206 The density below the surface is unknown and is calculated through the
207 inversion. The user needs to specify the depth below the surface in which the
208 density is to be calculated.
209 The lateral extension of the domain is defined by the data sets fed into the
210 inversion.
211 It is chosen large enough to cover all data sets (in case more than one is
212 used). In order to reduce the impact of the boundary a padding zone around the
213 data sets can be introduced.
215 \begin{figure}
216 \centering
217 \includegraphics[width=\textwidth]{dom2DFEM.pdf}
218 \caption{Cell distribution and boundary conditions for a 2-D domain}
219 \label{FIG:P1:GRAV:3}
220 \end{figure}
222 The reconstruction of the gravity field from an estimated density distribution
223 is the key component of the inversion process.
224 To do this \downunder uses the finite element method (FEM).
225 We need to introduce a grid over the domain, see Figure~\ref{FIG:P1:GRAV:3}.
226 The number of vertical cells is set by the user while the number of horizontal
227 cells is derived from the grid spacing of the gravity data set(s).
228 It is assumed that gravity field data given are constant across a cell.
229 To be able to reconstruct the gravity field some assumptions on the values of
230 the gravity field on the domain boundary have to be made.
231 \downunder assumes that on all faces the lateral gravity field component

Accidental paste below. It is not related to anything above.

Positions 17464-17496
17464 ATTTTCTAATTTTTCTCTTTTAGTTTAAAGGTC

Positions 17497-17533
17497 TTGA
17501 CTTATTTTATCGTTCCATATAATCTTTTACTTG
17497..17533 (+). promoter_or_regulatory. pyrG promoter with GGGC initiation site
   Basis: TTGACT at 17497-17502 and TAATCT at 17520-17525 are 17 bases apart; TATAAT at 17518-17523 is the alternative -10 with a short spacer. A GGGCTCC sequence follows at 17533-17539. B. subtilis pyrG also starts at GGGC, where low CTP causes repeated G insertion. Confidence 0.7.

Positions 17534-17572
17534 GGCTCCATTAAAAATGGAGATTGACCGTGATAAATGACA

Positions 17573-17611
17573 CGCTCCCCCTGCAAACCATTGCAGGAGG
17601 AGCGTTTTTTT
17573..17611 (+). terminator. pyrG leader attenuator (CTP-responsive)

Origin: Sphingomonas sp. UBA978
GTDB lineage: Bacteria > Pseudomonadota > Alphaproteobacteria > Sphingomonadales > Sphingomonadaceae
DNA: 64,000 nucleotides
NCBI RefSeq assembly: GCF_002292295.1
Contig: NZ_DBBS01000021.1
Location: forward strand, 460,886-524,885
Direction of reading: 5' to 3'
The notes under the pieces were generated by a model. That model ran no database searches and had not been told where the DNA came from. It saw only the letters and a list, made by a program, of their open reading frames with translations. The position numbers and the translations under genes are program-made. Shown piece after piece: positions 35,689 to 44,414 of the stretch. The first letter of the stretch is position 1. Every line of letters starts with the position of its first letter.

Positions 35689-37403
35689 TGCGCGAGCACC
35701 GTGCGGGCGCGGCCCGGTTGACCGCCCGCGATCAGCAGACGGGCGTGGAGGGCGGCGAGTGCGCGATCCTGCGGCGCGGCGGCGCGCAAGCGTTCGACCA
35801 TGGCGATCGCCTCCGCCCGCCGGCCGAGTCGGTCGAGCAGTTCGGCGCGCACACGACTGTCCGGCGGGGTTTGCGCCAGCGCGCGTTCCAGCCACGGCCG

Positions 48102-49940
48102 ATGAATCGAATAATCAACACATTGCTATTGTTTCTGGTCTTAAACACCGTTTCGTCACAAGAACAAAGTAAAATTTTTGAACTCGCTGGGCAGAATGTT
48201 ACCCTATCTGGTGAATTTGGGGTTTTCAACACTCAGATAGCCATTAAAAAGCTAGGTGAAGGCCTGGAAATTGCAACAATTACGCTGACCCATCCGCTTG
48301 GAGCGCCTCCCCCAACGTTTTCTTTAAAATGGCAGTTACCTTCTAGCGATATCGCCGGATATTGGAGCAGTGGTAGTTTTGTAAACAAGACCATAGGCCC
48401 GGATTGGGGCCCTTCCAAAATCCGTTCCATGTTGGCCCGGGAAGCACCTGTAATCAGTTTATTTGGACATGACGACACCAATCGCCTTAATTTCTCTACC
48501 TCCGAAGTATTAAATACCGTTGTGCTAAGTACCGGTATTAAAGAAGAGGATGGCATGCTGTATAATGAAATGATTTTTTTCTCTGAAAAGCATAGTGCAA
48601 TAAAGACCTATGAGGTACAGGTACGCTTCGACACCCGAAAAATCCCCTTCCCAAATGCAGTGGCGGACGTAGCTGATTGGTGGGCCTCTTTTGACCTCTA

232 equals zero. No assumptions on the horizontal components are
233 made\footnote{It is assumed that the gravity potential equals zero on the top
234 and bottom surface, see Section~\ref{sec:forward gravity} for details}%
235 \footnote{Most inversion codes use Green's functions over an unbounded domain
236 to reconstruct the gravity field. This approach makes the assumption that the
237 gravity field (or potential) is converging to zero when moving away from the
238 region of interest. The boundary conditions used here are stronger in the
239 sense that the lateral gravity component is enforced to be zero in a defined
240 distance of the region of interest but weaker in the sense that no constraint
241 on the horizontal component is applied.}.
243 In script~\ref{code: gravity1} the statement
244 \begin{verbatim}
245 dom=DomainBuilder()
246 \end{verbatim}
247 creates something like a factory to build a domain.
248 We then define the features of the domain we would like to create:
249 \begin{verbatim}
250 dom.setVerticalExtents(depth=40.*U.km, air_layer=6.*U.km, num_cells=25)
251 dom.setFractionalPadding(pad_x=0.2, pad_y=0.2)
252 \end{verbatim}